Pedestrian deaths have been on the rise, Clark County study shows

Published: Dec. 30, 2022 at 12:30 AM PST
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LAS VEGAS, Nev. (FOX5) - Over the past few years, Clark County has had a rise in pedestrian crashes prompting officials to take a look at what’s behind the troubling trend and how they can be prevented.

The latest death Wednesday along Boulder Highway and Russell has locals saying enough is enough.

“[My] best friend also got hit by a car on Boulder Highway,” resident Jadoshi Lewis told FOX5. “If you are jaywalking it is definitely not safe,” they added.

“The speed limit Is 45. From here to Galleria there are no crosswalks,” Lewis also pointed out.

Andrew Bennett with the county’s office of traffic safety says data shows an alarming statistic.

“Our research shows that 90% of the pedestrian fatalities across the state of Nevada, happened in Clark County. Pedestrian fatalities occur on streets that have high speeds.”

Clark County has been looking at reducing fatalities caused by roads and how to stop the rise in pedestrian deaths in its recently released Clark County Strategic Traffic Safety Plan.

Pedestrian fatalities have been on the rise statewide and in Clark County since 2019, some findings reveal.

The map below shows where they’ve been happening since 2017.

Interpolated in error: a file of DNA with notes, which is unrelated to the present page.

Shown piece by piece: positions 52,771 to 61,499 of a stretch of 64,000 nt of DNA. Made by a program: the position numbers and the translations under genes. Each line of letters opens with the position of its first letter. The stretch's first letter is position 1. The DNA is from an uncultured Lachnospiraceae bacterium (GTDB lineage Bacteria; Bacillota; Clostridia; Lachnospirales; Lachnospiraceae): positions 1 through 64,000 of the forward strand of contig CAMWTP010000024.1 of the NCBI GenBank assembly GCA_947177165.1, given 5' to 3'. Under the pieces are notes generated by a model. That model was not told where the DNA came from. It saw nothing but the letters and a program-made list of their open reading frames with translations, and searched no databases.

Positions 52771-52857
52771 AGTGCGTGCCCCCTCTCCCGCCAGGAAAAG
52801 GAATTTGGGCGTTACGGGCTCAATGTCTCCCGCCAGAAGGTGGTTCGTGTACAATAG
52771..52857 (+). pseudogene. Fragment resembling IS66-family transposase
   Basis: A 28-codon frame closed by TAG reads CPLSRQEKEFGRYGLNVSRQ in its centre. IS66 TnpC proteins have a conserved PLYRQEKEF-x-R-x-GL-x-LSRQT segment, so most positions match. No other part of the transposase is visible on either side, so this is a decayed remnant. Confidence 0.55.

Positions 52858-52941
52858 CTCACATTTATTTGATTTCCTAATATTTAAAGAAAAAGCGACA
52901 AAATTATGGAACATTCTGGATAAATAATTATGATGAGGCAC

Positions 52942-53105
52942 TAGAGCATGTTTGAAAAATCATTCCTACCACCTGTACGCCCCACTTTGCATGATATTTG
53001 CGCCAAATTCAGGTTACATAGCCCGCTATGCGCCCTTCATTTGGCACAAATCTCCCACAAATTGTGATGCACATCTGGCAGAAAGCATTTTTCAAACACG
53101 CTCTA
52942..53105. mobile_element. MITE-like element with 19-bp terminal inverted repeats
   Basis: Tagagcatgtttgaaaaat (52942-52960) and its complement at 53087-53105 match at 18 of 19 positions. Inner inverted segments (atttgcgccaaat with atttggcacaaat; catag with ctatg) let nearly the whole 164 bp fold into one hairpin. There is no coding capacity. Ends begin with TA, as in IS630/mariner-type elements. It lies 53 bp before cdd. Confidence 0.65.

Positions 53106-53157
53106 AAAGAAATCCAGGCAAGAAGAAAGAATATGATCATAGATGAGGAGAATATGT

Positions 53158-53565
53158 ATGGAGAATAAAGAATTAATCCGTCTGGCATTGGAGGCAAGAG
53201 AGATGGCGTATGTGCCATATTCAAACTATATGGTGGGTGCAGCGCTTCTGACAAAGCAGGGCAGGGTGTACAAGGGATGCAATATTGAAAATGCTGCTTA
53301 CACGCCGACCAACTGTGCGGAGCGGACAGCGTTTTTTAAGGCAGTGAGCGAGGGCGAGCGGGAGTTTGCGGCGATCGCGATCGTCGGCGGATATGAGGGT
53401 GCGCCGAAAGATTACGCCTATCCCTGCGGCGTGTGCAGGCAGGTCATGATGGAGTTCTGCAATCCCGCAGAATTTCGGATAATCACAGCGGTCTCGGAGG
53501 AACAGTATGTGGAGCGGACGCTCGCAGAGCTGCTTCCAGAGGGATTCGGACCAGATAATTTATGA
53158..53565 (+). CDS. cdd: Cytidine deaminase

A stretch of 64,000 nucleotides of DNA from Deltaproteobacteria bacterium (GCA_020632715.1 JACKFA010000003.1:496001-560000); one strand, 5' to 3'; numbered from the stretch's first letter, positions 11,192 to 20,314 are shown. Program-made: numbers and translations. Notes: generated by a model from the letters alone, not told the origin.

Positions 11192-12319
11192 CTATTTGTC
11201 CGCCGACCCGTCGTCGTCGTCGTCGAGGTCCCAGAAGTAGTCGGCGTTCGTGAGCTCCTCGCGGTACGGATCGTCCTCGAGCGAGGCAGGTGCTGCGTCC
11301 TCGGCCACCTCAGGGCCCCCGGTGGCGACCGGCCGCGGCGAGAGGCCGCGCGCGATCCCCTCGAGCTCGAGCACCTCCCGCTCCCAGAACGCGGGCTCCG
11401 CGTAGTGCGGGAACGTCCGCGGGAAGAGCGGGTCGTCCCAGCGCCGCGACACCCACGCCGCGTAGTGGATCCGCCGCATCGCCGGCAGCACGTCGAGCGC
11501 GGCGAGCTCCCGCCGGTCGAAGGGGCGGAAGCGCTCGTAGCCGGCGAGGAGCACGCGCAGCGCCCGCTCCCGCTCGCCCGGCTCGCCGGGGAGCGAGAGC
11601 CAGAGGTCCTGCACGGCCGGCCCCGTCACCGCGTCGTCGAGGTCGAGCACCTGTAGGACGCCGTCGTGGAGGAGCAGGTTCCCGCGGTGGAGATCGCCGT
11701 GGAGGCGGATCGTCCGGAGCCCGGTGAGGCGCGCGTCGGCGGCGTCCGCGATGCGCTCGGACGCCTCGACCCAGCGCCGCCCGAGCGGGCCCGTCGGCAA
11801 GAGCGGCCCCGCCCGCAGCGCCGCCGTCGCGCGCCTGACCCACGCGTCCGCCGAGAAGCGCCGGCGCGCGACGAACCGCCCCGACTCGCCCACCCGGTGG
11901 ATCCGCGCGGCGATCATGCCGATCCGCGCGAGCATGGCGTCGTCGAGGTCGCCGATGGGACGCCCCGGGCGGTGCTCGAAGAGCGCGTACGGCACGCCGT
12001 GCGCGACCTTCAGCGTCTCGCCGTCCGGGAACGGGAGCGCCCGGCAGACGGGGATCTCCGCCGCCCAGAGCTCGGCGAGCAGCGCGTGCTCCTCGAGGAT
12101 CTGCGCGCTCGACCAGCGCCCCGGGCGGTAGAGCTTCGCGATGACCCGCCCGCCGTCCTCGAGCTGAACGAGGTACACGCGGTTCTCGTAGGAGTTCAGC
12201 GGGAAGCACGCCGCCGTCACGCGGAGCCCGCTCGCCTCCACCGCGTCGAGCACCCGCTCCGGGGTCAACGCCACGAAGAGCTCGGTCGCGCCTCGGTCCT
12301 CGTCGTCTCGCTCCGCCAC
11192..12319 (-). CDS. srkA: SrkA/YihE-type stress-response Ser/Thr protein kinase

Map shows pedestrian fatalities in Clark County, Nevada since 2017
Map shows pedestrian fatalities in Clark County, Nevada since 2017(Clark County, Nevada)

The map circles a trail of incidents along Boulder Highway, Flamingo, Desert Inn and North Las Vegas Boulevard.

Other trends?

Most incidents happen among those 51-60 years old.

Most happen between 6 p.m. to midnight, and on Fridays and Saturdays.

What’s being done to curb this deadly trend?

Bennett said the County is taking a closer look at whether there should be changes to speed limits on road roads, more lights for drivers, and how to make crossing the street easier and safer.

The goal is to also work alongside cities and police agencies across the Las Vegas Valley to make changes.

“The complete streets policy is making sure that we, you know, go further than just basic amenities for all road users making sure we have sidewalks, bike lanes, and streets available for all different road users,” Bennett added.

The full plan is set to be completed at the end of 2023.